RealTime IT News

Who is Carol Bartz? Yahoo's New Sheriff

UPDATED: Two days after taking the job of CEO of AutoDesk, Carol Bartz was diagnosed with breast cancer. She missed one month for surgery and chemo, returned to work, and proceeded to whip an aimless, undisciplined company into shape.

Two days after taking the job of CEO of Yahoo, Bartz reportedly threatened to "dropkick to f*****g Mars" anyone whose gossip about the company ended up on the blogs, according to Valleywag.

Of course, someone did and promptly sent it to Valleywag, the National Enquirer of tech. Valleywag thought she was joking, but if she was serious, "she's going to wear her foot out fast."

Don't doubt her, Yahoos.

In her 14 years at AutoDesk, the company grew from a $200 million play to a $1.4 billion leader, and she developed a reputation as a tough leader with a penchant for salty language. Profiles across the Web make her out to be one part Steve Jobs, one part "Stone Cold" Steve Austin.

Immediate reaction to the Bartz selection was negative, saying she was a software company veteran, not used to the fast pace of the Web 2.0 world, and that she ruled over a less-than-cutting edge company. "Stodgy" was the most common adverb used to describe AutoDesk.

"You can never use the word 'stodgy' with Carol Bartz," said Nilofer Merchant, a former AutoDesk employee and now president of her own consulting firm, Rubicon Consulting. "She will not let the company stagnate. I thought [All Things Digital columnist] Kara Swisher's quote that it was a safe choice was an unfair representation. I thought it was the best choice of the three, but I don't think it's safe."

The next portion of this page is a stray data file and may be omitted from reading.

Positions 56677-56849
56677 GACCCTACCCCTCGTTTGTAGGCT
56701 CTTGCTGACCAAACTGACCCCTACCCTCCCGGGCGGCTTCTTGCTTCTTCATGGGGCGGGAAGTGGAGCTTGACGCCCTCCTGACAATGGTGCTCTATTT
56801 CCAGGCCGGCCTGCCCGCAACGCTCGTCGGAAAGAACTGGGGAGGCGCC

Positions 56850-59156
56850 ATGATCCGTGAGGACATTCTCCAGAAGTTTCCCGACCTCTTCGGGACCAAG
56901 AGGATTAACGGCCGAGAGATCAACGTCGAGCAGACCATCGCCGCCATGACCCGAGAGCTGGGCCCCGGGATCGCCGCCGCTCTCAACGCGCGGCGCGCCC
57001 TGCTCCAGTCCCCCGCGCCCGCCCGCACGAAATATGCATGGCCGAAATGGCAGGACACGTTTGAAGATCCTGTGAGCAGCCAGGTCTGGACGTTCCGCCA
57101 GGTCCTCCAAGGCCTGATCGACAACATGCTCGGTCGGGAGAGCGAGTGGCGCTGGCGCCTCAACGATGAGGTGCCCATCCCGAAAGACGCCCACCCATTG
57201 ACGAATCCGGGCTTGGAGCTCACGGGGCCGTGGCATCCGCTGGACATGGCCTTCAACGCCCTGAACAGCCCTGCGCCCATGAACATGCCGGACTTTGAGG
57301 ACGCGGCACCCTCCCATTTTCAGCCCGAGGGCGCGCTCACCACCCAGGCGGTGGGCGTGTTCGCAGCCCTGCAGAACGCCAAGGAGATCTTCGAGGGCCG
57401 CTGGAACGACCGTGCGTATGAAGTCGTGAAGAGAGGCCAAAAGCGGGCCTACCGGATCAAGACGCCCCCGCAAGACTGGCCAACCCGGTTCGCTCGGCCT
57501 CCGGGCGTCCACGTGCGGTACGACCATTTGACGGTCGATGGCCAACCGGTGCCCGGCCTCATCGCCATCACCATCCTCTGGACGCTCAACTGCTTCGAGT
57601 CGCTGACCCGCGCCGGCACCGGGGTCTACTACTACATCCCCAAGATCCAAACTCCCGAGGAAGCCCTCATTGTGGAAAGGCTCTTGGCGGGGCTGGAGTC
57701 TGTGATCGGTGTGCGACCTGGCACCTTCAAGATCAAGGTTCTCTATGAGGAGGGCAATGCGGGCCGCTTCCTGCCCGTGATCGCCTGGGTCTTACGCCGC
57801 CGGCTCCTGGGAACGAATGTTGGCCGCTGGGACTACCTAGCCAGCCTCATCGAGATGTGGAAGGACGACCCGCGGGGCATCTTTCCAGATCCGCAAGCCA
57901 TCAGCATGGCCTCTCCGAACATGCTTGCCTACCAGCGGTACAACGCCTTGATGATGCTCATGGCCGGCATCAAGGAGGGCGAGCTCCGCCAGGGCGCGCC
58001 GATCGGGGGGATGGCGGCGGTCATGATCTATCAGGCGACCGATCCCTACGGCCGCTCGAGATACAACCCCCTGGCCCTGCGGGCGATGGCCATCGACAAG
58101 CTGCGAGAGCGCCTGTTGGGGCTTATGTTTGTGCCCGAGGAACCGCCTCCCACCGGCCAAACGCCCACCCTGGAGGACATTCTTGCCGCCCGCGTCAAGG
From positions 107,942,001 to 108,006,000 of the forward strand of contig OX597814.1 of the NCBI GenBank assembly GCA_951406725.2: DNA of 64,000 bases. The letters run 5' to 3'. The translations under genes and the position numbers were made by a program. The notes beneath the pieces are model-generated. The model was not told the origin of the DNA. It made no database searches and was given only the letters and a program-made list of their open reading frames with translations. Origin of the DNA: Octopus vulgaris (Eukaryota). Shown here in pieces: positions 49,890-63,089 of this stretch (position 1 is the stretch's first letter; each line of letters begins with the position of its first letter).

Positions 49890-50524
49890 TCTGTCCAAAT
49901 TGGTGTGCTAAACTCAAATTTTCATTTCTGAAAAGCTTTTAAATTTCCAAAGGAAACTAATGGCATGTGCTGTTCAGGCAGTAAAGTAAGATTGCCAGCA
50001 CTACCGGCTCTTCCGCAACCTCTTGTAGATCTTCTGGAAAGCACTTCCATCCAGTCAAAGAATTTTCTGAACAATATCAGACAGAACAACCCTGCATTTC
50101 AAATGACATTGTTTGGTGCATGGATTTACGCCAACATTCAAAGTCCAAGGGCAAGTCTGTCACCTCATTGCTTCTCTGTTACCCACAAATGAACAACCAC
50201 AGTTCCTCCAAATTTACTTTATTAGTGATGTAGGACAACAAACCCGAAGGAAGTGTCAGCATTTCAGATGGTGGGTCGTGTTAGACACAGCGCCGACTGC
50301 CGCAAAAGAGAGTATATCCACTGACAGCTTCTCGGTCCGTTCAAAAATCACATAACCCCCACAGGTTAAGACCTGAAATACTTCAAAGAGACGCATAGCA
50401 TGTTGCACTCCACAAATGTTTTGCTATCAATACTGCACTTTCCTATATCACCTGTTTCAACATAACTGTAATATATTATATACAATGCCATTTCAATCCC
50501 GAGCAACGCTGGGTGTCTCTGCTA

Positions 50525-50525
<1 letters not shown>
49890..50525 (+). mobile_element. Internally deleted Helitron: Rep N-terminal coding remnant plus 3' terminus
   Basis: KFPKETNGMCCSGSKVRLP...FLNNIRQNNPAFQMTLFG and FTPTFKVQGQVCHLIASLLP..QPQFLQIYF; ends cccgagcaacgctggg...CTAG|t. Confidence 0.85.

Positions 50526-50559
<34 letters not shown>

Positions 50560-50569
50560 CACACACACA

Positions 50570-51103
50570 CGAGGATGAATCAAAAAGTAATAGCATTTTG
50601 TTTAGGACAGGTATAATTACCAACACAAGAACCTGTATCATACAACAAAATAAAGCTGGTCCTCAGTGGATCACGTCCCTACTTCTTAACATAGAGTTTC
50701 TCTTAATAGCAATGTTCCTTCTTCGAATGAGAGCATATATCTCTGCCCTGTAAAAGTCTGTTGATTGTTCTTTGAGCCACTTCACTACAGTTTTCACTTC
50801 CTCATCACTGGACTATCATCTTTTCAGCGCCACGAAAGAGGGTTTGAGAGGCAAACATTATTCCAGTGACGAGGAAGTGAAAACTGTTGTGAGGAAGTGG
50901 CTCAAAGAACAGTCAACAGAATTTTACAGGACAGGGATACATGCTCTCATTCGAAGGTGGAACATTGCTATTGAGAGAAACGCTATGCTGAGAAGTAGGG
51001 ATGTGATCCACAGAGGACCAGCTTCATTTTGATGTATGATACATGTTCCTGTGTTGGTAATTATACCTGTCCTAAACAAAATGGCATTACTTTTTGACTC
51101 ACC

Bartz had been leading the services unit of Sun Microsystems before retiring from the job when she was recruited to be CEO of AutoDesk in 1992. What she found was the geek's equivalent of Romper Room. Employees routinely blew off project deadlines. There were no performance reviews.

Its founder, John Walker, had moved to Switzerland and was leading the company, sort of, from there. People brought their dogs to work, and the pooches sat in on meetings. The dogs still come to work – Bartz made at least one concession to the staff – but the rest has changed.

Two days after starting the job, she learned she had breast cancer. Bartz once said in a past interview her greatest worry was the cancer would be viewed as "a woman's disease" and undermine her authority, but that didn't stop her from showing up for work one month after her surgery.

Bartz lives in the Valley, quite close to Yahoo but very far from AutoDesk's officers in San Rafael, which is a long, arduous drive through downtown San Francisco and over the Golden Gate Bridge that's time-consuming on even a good day. She would hire a driver to take her to work, to some criticism, which in retrospect seems ludicrous given the excesses of certain CEOs with 400-foot yachts. Bartz defended it by saying she worked in the car on her laptop and by mobile phone while being driven to work.